Mike Vernon did not necessarily want his son to play goalie growing up.
Matt Vernon found himself pushed toward the position, not by his father, but because of his father, the 1997 Conn Smythe Trophy winner as the most valuable player of the Stanley Cup Playoffs with the Detroit Red Wings.
“He always said he kind of didn’t really want me to play goalie because there’s so much pressure,” Matt said of Mike, who handled that pressure so well he ranks 15th in National Hockey League history in regular-season wins with 385 in his 19-year career. “But, he was all right either way. He was always supportive of it, never forced me to do anything, never forced me to train. It was kind of all on my own.
“His theory was if I really wanted it that bad, I’d be the one to go out and get it.”
“I wanted to be a forward at first,” Matt said. “When I was younger and everybody had to switch between the positions, nobody wanted to play goalie, so just because of who my dad is, I kind of wound up in that position.
“I’m glad I did. I learned to love it pretty quickly.”
Matt had a similar experience with the sport as a whole. At about 6, he was not thrilled with the cold and the time it took to put on all the equipment.
“All my buddies, we all grew up playing it,” Matt said. “It was a great time to play and hang out with my buddies when I was young, then it turned into something else.”
Mike let Matt find his own commitment to more intense training. Wanting more from the sport, Matt picked up his commitment to the game and has been improving ever since. Earlier this month, that hard work paid off when he committed to play NCAA Division I hockey at Colorado College.
Matt, a dual citizen who was born in San Jose, California, said he has understood for years that any aspirations of following his father into professional hockey needed to include more development on the collegiate level.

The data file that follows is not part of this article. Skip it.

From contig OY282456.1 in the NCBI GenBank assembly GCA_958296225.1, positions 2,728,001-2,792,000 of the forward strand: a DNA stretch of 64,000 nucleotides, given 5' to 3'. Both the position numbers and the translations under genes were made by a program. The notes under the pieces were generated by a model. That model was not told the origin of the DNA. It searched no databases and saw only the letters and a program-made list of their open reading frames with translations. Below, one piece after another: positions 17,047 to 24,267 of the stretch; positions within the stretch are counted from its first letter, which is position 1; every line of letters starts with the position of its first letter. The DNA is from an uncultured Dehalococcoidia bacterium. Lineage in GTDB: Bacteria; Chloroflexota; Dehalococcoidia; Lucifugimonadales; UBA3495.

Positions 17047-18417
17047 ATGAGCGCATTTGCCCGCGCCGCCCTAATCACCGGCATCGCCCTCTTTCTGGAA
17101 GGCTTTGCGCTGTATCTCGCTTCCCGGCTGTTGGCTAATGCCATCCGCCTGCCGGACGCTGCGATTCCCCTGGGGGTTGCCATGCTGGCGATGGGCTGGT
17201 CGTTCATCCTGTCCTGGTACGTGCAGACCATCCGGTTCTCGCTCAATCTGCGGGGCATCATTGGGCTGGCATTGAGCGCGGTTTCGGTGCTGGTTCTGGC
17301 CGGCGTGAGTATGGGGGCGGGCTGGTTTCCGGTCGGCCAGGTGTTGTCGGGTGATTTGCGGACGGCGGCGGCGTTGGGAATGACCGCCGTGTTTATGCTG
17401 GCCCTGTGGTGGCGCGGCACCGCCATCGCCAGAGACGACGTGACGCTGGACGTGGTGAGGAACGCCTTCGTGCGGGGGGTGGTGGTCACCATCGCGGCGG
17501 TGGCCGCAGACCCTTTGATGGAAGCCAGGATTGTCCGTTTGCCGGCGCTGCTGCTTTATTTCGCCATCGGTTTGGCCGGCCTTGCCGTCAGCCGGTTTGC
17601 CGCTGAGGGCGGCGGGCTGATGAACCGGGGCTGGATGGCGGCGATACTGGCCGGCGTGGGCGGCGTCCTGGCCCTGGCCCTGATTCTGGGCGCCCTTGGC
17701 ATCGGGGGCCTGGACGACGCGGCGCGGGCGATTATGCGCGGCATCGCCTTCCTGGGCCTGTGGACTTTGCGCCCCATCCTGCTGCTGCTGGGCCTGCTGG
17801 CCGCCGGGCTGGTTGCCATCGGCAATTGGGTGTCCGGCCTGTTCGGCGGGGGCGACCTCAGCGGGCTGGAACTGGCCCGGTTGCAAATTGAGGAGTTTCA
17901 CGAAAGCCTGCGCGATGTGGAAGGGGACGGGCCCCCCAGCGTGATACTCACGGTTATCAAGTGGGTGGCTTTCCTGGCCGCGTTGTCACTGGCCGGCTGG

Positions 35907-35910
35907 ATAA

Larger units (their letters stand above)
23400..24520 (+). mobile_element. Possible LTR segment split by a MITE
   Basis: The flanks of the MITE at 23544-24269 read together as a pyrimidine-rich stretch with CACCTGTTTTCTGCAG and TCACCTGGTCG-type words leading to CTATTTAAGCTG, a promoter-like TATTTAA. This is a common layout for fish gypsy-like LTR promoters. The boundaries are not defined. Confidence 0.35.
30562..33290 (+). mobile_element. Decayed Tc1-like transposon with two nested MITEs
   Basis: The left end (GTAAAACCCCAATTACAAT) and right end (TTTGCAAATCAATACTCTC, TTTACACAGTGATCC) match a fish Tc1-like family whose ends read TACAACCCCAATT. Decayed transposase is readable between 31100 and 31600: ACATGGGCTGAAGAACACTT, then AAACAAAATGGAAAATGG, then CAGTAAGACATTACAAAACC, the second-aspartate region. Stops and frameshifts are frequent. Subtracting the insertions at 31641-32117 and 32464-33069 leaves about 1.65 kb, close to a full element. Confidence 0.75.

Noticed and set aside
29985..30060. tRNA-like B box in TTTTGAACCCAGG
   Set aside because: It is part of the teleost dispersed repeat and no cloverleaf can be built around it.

In his first year in the NAHL last season, Matt posted a record of 17-5-0-1 with a 2.01 goals against average and .912 save percentage. He has improved on all those numbers this season.
“Matt has been a workhorse for us here in the first half,” Aberdeen head coach Scott Langer said in a story on the league website last month. “He came into the season in great shape and very driven to prove he is one of the league’s best.”
The numbers certainly support that assertion.
Matt leads the NAHL in wins (27) and games played by a goalie (33), while sitting tied for the league lead in shutouts (5). He is third in save percentage (.936) and fourth in goals against average (1.95).
Now, Matt has the advantage of being able to discuss the mental side of the game with his father. He said the technical side has changed too much for them to spend a lot of time talking about technique.
“He’s a huge help with the mental side, for sure,” Matt said. “With the amount of goalie coaches in today’s game, I’d rather have him as more of a mental coach than as a technical coach.”
As his father hoped, Matt has found his own way into a game they now share.
Story from Red Line Editorial, Inc.